Low-calorie wine brands are expected to do well this year. Some bars may start adding calorie counts to their menus, meaning they could create cocktails minus the extra sugar. Organic wine, beer and cider will also continue to rise in popularity, especially since organic vodka, gin, liqueurs, whiskey, tequila and rum are now available.

Wine Country
Surprisingly, Virginia is predicted to be the next go-to region for wine. New Jersey and Texas are also up-in-coming wine regions. And will it be white or red this year? White wines like Assyrtiko from Santorini, Greece will be the must-drink summer sipper.

Flavor of the Year
According to the Swiss flavor maker Firmenich, the annual Flavor of the Year has been announced. 2015 will officially be the year of honey-flavored liquor. Try Jack Daniel’s Tennessee Honey or add pure honey when mixing up cocktails at home.


Honey beer brand Beehive Brae gains new listing across Scotland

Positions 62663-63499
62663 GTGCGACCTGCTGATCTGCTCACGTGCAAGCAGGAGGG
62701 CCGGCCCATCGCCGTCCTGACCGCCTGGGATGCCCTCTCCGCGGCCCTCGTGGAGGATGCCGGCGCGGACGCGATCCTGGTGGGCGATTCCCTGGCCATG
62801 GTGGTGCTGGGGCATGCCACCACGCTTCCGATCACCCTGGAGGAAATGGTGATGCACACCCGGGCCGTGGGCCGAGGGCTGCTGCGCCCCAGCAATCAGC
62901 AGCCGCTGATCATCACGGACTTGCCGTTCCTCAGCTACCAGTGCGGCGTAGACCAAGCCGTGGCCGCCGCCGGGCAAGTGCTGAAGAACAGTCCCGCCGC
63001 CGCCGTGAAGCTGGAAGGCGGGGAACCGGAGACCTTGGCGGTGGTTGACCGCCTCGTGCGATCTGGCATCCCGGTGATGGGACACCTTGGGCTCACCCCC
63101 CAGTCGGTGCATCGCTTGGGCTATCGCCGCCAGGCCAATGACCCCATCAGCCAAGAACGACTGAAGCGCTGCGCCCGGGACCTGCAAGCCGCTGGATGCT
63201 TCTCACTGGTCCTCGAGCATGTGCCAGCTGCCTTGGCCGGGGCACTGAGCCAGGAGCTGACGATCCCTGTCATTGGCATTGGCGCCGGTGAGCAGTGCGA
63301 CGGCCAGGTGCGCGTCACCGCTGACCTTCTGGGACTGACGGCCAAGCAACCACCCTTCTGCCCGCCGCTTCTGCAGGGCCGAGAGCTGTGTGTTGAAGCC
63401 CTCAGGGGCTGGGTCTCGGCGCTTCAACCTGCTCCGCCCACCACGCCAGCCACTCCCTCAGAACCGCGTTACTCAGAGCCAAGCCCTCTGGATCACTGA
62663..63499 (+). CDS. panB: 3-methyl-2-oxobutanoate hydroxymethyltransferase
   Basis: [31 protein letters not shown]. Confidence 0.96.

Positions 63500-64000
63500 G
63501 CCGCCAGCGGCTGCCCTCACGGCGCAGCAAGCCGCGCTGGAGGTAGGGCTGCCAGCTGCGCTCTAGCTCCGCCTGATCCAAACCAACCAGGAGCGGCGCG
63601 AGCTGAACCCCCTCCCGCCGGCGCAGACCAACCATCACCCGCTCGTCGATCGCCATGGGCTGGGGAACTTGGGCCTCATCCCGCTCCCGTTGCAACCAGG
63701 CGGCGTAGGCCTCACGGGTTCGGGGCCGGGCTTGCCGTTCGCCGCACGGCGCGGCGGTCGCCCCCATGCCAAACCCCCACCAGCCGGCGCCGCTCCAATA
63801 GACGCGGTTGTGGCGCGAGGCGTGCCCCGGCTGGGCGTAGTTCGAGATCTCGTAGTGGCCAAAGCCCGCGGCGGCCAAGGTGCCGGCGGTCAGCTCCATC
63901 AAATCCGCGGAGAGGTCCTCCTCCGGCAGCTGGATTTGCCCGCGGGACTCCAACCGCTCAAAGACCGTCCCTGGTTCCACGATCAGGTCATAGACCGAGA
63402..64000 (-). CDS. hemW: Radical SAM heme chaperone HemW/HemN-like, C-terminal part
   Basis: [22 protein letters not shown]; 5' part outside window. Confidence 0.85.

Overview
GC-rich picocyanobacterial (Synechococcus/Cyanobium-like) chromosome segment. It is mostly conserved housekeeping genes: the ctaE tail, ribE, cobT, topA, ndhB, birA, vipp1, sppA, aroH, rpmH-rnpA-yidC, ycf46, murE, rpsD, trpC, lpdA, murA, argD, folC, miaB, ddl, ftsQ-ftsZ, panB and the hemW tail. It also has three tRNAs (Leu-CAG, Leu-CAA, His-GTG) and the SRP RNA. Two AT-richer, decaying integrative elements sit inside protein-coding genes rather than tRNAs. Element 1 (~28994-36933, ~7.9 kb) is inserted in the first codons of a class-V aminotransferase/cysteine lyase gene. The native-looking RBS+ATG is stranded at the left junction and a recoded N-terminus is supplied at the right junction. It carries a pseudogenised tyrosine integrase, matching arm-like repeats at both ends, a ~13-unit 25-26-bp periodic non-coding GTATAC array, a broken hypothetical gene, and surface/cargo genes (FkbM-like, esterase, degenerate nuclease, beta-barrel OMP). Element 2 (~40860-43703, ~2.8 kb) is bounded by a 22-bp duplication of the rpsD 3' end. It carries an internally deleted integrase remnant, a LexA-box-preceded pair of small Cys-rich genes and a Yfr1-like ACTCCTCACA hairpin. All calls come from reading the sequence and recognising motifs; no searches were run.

BB-smlHoney beer brand Beehive Brae has secured a new listing in Aldi’s 67 stores throughout Scotland as part of a major summer promotional drive.

The addition of Aldi as a stockist will bring Beehive Brae’s full-bodied, artisan blonde beer to the attention of craft beer lovers across Scotland. Every bottle of Beehive Brae Honey Beer is brewed “for the betterment of bees”, with parent company Plan Bee driving the growing movement to protect and preserve Britain’s dwindling honey bee populations.

Aldi is the first major outlet to seize upon Beehive Brae, after Plan Bee came to the company’s attention through their Next Top Product competition, in which the sustainability businesses Origin Honey was also a finalist.

It is the culmination of a two-year journey for Plan Bee, which established its craft brewery following a successful crowdfunding project in 2014.